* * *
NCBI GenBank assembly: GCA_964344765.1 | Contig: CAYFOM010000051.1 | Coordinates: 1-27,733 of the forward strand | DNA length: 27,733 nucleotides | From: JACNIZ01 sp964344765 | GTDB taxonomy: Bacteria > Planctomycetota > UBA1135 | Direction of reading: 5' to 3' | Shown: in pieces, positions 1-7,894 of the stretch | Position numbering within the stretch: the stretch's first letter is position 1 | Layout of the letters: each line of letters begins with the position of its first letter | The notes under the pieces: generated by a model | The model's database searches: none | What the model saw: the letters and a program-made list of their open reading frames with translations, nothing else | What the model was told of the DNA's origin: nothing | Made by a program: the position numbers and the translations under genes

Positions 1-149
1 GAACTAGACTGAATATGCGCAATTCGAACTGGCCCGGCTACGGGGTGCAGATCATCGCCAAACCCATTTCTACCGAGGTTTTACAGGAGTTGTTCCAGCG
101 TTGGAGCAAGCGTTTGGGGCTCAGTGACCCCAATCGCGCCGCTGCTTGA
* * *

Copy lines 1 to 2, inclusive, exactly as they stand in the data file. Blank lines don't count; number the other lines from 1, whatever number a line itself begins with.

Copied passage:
NCBI GenBank assembly: GCA_964344765.1 | Contig: CAYFOM010000051.1 | Coordinates: 1-27,733 of the forward strand | DNA length: 27,733 nucleotides | From: JACNIZ01 sp964344765 | GTDB taxonomy: Bacteria > Planctomycetota > UBA1135 | Direction of reading: 5' to 3' | Shown: in pieces, positions 1-7,894 of the stretch | Position numbering within the stretch: the stretch's first letter is position 1 | Layout of the letters: each line of letters begins with the position of its first letter | The notes under the pieces: generated by a model | The model's database searches: none | What the model saw: the letters and a program-made list of their open reading frames with translations, nothing else | What the model was told of the DNA's origin: nothing | Made by a program: the position numbers and the translations under genes

Positions 1-149